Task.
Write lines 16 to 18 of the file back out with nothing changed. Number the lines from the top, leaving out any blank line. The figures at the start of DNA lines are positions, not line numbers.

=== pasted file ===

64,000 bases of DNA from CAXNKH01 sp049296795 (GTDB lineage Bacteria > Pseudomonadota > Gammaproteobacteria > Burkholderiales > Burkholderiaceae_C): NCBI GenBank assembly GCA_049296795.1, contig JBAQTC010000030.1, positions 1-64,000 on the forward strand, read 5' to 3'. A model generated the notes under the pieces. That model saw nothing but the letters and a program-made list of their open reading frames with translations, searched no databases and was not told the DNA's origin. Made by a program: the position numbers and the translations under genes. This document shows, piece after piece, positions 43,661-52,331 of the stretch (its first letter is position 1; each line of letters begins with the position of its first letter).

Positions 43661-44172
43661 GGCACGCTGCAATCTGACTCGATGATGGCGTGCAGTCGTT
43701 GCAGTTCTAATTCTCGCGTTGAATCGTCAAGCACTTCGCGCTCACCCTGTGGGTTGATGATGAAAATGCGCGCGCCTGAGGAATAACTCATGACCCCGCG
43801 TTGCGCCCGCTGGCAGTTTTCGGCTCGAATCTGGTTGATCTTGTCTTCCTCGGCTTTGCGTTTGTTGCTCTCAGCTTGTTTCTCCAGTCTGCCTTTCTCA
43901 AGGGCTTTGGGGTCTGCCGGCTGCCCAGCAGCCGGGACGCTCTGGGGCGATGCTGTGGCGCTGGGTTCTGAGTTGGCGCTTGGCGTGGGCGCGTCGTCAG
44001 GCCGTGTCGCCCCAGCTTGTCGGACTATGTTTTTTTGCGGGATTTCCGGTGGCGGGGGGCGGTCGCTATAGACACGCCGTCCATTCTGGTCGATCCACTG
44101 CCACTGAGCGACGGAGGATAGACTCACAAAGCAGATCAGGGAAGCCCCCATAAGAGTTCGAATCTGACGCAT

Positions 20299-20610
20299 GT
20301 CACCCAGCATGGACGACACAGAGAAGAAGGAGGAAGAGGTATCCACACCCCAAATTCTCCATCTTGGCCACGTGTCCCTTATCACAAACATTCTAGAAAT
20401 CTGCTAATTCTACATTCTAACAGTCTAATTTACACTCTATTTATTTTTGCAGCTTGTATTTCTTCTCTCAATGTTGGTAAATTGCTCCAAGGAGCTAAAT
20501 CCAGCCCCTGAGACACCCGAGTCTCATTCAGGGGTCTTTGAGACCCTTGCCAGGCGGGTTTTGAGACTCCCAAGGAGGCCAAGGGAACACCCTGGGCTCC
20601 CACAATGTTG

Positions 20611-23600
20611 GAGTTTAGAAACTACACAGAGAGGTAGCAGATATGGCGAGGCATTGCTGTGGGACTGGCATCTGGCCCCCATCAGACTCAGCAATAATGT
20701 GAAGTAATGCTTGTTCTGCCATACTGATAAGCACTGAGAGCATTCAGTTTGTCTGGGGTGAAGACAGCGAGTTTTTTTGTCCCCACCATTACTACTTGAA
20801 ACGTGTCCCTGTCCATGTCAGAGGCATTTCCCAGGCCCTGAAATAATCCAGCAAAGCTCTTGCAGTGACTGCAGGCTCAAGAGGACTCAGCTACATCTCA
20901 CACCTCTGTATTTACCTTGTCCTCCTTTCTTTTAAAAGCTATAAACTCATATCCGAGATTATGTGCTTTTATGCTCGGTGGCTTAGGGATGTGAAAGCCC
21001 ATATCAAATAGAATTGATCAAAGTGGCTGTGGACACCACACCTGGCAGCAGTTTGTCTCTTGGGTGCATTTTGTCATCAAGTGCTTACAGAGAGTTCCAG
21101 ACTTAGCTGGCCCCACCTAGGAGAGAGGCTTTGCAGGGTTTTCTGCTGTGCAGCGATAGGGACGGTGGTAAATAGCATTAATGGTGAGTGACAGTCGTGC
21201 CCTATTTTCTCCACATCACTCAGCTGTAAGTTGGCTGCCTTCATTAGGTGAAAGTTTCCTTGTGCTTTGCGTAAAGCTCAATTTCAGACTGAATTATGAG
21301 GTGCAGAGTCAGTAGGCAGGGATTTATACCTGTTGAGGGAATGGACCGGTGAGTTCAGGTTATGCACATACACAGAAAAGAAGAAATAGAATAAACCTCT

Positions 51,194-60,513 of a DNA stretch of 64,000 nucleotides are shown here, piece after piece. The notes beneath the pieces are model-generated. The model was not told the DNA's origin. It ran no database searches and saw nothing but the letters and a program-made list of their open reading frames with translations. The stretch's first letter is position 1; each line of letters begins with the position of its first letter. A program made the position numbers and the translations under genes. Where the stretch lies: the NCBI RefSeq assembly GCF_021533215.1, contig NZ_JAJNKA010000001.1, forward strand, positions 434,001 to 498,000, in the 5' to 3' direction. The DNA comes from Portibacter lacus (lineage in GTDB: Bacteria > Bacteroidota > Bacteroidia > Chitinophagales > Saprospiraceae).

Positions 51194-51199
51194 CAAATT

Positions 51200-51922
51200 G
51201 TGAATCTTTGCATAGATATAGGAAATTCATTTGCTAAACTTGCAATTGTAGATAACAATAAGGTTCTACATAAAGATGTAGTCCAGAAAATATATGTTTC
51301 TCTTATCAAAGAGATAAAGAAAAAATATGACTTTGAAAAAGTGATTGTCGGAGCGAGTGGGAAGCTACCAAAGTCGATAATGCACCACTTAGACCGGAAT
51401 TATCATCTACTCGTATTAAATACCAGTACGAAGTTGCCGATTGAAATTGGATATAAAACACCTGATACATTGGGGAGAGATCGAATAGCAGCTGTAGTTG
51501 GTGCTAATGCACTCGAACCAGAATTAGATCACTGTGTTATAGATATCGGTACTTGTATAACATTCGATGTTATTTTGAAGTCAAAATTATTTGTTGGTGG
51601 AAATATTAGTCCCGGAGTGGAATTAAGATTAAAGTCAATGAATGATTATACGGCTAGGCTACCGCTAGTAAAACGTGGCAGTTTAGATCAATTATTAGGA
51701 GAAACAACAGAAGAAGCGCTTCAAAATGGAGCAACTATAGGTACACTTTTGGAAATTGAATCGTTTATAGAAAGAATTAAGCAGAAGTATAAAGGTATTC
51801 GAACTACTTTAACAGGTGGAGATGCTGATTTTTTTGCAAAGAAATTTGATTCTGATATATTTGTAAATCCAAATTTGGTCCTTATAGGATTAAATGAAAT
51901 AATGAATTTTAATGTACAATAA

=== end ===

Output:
20611 GAGTTTAGAAACTACACAGAGAGGTAGCAGATATGGCGAGGCATTGCTGTGGGACTGGCATCTGGCCCCCATCAGACTCAGCAATAATGT
20701 GAAGTAATGCTTGTTCTGCCATACTGATAAGCACTGAGAGCATTCAGTTTGTCTGGGGTGAAGACAGCGAGTTTTTTTGTCCCCACCATTACTACTTGAA
20801 ACGTGTCCCTGTCCATGTCAGAGGCATTTCCCAGGCCCTGAAATAATCCAGCAAAGCTCTTGCAGTGACTGCAGGCTCAAGAGGACTCAGCTACATCTCA